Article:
Labor issues please explain over Paladin’s $420m Manus contract

Penny Wong says it’s ‘deeply concerning’ a company with ‘such a poor track record’ was awarded a lucrative sum through closed tender

Penny Wong has indicated Labor will target the Paladin offshore detention security contract in Senate estimates this week, accusing the government of failing to explain why the company was awarded $420m in contracts through closed tender.

The Australian Financial Review has reported that Paladin Group’s $420m of contracts to provide security to refugees on Manus Island in Papua New Guinea was extended by the home affairs department in January after a closed tender process.

On Sunday the attorney general, Christian Porter, defended the home affairs minister Peter Dutton, who has said he had “no sight” of the tender process. Porter told ABC’s Insiders that “standard procurement processes are often at arms-length from the minister”.

The host Barrie Cassidy put to him the contracts were unusual given it is a “little-known Singapore company with a registered address on Kangaroo Island” which is a beach shack at the end of a dirt road.

“This was the subject of a fund independent commonwealth procurement process and I’m sure that the claims will be investigated,” Porter replied.

Wong told reporters in Adelaide the Paladin contract had “a lot of questions around it” and it was “deeply concerning” a company with “such a poor track record” was awarded $420m.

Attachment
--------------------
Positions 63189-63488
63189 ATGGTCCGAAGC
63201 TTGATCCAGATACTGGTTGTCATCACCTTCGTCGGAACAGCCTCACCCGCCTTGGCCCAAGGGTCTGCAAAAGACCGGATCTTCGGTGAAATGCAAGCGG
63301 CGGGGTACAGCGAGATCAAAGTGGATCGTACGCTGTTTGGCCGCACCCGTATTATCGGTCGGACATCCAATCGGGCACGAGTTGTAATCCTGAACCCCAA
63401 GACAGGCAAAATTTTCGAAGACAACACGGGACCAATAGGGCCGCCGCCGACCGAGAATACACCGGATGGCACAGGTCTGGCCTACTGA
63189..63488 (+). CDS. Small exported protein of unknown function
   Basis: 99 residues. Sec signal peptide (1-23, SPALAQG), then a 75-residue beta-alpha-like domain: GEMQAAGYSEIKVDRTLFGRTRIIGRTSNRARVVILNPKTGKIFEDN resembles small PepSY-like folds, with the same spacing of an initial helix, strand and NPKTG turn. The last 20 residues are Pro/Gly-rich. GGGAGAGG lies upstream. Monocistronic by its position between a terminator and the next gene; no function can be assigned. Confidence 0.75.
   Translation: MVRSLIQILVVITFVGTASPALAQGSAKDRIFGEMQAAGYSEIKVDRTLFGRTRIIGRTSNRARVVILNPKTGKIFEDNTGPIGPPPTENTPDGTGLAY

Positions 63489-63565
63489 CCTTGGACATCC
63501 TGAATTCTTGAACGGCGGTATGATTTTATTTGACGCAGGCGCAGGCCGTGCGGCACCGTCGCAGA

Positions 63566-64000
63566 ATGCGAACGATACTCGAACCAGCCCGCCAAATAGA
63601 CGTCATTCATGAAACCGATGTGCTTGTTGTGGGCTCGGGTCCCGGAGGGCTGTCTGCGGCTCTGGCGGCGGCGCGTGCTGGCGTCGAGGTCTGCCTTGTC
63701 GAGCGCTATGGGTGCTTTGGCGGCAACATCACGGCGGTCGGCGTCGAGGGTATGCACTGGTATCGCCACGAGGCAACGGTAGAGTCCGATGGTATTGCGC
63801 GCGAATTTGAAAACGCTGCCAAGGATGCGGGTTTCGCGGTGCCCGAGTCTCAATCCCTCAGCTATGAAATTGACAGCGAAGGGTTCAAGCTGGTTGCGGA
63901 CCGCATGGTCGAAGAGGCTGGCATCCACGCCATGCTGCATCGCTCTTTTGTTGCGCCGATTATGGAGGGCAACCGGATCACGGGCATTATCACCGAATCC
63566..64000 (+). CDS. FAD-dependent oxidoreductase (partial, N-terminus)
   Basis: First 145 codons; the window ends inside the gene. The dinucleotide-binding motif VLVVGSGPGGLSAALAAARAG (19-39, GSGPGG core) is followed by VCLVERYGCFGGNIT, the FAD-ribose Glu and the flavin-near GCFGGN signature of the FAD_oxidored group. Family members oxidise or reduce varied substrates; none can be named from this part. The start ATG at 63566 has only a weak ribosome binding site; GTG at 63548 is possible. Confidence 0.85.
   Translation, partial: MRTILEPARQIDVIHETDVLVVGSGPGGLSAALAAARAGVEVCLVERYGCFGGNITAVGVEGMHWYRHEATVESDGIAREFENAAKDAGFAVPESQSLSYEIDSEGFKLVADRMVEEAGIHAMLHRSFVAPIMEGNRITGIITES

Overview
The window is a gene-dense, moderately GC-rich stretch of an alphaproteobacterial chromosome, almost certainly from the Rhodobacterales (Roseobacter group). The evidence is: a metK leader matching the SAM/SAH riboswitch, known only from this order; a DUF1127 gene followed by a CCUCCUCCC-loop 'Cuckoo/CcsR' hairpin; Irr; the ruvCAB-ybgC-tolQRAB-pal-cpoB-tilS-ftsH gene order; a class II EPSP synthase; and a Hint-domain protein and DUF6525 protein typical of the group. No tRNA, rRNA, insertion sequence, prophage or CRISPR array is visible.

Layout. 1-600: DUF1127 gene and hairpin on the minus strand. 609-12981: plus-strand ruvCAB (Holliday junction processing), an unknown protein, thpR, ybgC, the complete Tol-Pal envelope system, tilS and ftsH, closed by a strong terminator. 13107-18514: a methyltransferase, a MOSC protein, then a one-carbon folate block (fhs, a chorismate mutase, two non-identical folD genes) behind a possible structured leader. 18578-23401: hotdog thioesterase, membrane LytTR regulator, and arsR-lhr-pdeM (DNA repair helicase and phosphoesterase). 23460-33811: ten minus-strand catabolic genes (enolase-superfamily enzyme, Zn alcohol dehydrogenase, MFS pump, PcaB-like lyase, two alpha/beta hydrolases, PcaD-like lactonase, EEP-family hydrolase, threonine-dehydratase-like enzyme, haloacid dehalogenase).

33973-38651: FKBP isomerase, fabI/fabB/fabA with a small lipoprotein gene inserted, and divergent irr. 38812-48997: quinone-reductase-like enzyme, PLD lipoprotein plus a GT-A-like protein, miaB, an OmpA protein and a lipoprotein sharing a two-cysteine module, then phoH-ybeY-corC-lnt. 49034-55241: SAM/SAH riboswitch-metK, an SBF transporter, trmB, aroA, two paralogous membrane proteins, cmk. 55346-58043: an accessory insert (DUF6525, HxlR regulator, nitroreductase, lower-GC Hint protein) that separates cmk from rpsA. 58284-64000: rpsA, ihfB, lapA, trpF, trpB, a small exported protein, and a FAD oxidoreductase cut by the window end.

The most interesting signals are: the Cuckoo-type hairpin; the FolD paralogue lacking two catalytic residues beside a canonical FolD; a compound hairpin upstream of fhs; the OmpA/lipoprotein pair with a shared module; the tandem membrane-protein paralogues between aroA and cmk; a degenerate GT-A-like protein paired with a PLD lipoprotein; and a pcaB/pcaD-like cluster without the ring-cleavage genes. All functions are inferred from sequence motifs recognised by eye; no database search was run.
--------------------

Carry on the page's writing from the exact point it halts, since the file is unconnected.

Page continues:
Wong accused Porter of giving answers that were “not consistent” with Dutton’s because “this went to a closed tender – not an open tender, [it was] not an open competitive process”.

Wong accused Dutton of “trying to wash [his] hands of it”. “Tomorrow is Senate estimates – what I’d say to the government is: stop hiding.

“Why don’t you front up and tell the truth about why that contract is awarded in such circumstances, why it went to closed tender?”

Porter also continued the Morrison government’s attacks that the medevac bill, which passed parliament over government objections, represents an incentive for people-smuggling operations to Australia, despite the fact the new medical assessment procedures only apply to the current cohort of people in offshore detention.

The medevac bill sets up a process for an independent medical panel to force a medical transfer from offshore detention unless the minister overrules it on security grounds or if the person has a “substantial criminal record”.

Porter said that although the “primary legal observation to make [is] that the legislation is not prospective” the fact that Labor had “softened” the rules was “another observation that’s no less important and no less real”.

“And there is some implausibility about the notion that they wouldn’t take that opportunity again if in government for a future cohort.

“And both of those observations are as real as each other.”

Labor has insisted that the legal changes only apply to asylum seekers that are already on Manus Island or Nauru, meaning there is no incentive for asylum seekers to attempt to come to Australia now.

Porter said the “complete discretion” of the home affairs minister to refuse medical transfers had “now totally changed” and the government is “very concerned” that people “reasonably suspected” of criminal conduct – but not convicted – cannot be refused.

Porter defended the government’s decision to reopen the Christmas Island detention centre, which has lead some critics to accuse it of encouraging people smugglers to restart their trade by suggesting Australia’s borders were weakened as a result.